Researchers, Michael J. Fox Foundation Propose New Roadmap for Trials

Researchers, Michael J. Fox Foundation Propose New Roadmap for Trials

A new roadmap for preclinical and clinical trials investigating compounds to treat and prevent Parkinson’s disease was proposed by a team of international academic and industry researchers, the Alpha-Synuclein Clinical Path Working Group, in conjunction with the Michael J. Fox Foundation for Parkinson’s Research.

The article, “A Proposed Roadmap for Parkinson’s Disease Proof of Concept Clinical Trials Investigating Compounds Targeting Alpha-Synuclein,” was published in the Journal of Parkinson’s Disease.

A global effort is underway to find interventional molecules that slow or stop Parkinson’s progression. These potential therapeutics focus on targeting the protein alpha-synuclein, a component of abnormal clumps — Lewy bodies — that are the pathological hallmark of Parkinson’s disease.

“With alpha-synuclein undoubtedly playing some role in Parkinson’s disease pathogenesis, and there being such a diverse portfolio of experimental therapies that target the protein, one can be optimistic and hope that one of the approaches will eventually be successful in slowing disease progression,” Patrik Brundin, MD, PhD, from the Van Andel Research Institute, Grand Rapids, Michigan, said in a press release.

In 2017, The Michael J. Fox Foundation convened the Alpha-Synuclein Clinical Path Working Group, made up of leaders in Parkinson’s research from academia and industry. This international group set out to expedite the discovery and development of therapeutics with recommendations on research and development for alpha-synuclein targeting therapies.

Taking into account years of research, this integrated paper specifies a complete translational framework for Parkinson’s disease, from guidelines for optimizing preclinical studies with animal models to the design and execution of clinical trials.

The report pinpoints gaps in the Parkinson’s disease biomarker toolkit — the use of molecules found in the body to aid in the identification and measurement of abnormal biological processes specific to Parkinson’s — that are limiting the ability to diagnose and monitor clinical outcomes.

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During different stages of discovery and development, biomarkers can inform preclinical and clinical decisions. Refining the discovery and validation of alpha-synuclein-associated biomarkers could help fill these gaps.

In addition to diagnostic biomarkers, the group recommends expanding on the biomarker toolkit for monitoring clinical outcomes, such as biomarkers indicating that an intervention has engaged its intended target or that a response has occurred in a patient. These include developing and administering wearable devices that can measure biomarkers for Parkinson’s disease.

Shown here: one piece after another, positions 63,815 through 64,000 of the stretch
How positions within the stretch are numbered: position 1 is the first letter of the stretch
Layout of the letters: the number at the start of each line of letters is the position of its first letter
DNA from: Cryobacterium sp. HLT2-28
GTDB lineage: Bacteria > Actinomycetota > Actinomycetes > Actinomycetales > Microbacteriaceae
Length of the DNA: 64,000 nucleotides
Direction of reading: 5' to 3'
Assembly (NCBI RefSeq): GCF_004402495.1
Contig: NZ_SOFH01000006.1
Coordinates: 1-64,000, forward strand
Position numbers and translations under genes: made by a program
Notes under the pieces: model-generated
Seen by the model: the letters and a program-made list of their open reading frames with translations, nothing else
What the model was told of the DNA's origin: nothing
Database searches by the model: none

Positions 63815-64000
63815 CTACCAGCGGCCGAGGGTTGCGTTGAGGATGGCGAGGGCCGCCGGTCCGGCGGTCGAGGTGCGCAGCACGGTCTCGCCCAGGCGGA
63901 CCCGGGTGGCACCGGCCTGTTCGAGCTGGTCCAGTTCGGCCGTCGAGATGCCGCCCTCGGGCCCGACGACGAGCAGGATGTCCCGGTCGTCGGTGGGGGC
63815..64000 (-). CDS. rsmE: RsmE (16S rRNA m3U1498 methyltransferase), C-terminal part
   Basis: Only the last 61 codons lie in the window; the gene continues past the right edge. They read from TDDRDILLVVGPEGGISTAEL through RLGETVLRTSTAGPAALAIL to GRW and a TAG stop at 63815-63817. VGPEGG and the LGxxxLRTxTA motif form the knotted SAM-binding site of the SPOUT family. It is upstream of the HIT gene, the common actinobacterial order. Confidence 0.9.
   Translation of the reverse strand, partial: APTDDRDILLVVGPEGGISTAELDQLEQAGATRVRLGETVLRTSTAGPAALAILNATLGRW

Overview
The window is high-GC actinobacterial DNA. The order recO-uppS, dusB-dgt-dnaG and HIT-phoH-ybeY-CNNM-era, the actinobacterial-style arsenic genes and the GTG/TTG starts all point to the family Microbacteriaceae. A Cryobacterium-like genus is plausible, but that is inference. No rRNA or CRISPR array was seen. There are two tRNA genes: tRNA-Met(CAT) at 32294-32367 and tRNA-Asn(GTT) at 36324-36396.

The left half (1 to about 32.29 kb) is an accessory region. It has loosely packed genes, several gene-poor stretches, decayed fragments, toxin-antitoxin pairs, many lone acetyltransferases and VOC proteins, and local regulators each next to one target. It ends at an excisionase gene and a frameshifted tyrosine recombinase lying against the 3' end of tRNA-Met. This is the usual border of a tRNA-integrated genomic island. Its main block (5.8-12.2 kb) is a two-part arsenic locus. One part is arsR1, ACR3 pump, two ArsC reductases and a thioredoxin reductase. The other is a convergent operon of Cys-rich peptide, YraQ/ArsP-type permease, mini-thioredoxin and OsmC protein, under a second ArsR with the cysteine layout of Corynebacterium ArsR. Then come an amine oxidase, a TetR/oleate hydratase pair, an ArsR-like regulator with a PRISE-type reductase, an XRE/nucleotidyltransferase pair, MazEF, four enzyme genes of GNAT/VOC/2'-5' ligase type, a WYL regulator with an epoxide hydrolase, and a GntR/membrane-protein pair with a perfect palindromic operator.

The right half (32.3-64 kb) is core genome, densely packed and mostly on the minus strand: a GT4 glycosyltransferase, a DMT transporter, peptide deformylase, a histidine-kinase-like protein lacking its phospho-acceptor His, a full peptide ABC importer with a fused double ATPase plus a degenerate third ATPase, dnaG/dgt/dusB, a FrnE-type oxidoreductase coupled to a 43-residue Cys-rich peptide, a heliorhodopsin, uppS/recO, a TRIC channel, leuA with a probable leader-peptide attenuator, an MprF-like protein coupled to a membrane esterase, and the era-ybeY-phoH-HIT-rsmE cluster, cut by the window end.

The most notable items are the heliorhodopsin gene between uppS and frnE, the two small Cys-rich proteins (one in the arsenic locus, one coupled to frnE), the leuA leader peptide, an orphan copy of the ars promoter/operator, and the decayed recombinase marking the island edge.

However, researchers advise that “before trust can be placed in biomarkers for decision-making,” several factors must be taken into account, such as the “analytical validation of the biomarker assays,” or understanding the predictive value considering the intended utility of the biomarker. For disease-modification biomarkers, scientists must validate whether a therapeutic can modify a specific biomarker in “careful, dose-ranging animal studies.”

“Multiple therapeutics have recently entered clinical trials, and critical human data that will inform all alpha-synuclein-based therapeutic development programs are on the horizon,” said lead author Kalpana M. Merchant, PhD, of Vincere Biosciences and the Department of Neurology, Northwestern University Feinberg School of Medicine, Chicago, Illinois.

“Although these efforts face many profound challenges, including the lack of key tools such as an alpha-synuclein-based imaging agent and the inherent difficulty of demonstrating clinical efficacy in slowly progressive neurodegenerative diseases, we remain optimistic that meaningful strides toward the ultimate identification and approval of alpha-synuclein-based disease-modifying therapeutics will be made in the near future,” Merchant said.

2 comments

  1. Reijo Erik Kivilehto says:

    There Still remains the same question: What is the root cause for neurodegenerative diseases? I have studied the processes almost 11 years.

    James Parkinson described the disease named “shaking palsy” more than 200 years ago. Too long time before Sorensen, Arrhenius, Mendelejew, Bronstedt et al. In the beginning there were almost no tools to MEASURE gases, PH etc.. He based his conclusions to 3 “tangible” patients + 3 passing by his office (so-called thru-window-patients).

    Same thing with Alzheimer., Lewy, MS. Is it proven that they have different root cause(s)? NO. The whole range of diseases is lacking logics.

    Without knowing the root cause of the diseases the efforts look like looking for a needle in a wrong haystack. Utilising the 21. century tools those can be found in 2 years. (to be continued…)

  2. Jan Becker says:

    My brother Stanley Leighton has had Parkinson’s disease for over 15 years. He has only taken medications to this point. I had heard an advertisment about Micheal J Fox doing a trial for Parkinsons patients
    would this be a part of this. Since he has had it so long can he still do a trial? I am his sister and am looking to help him get any answers.
    Jan Leighton Becker

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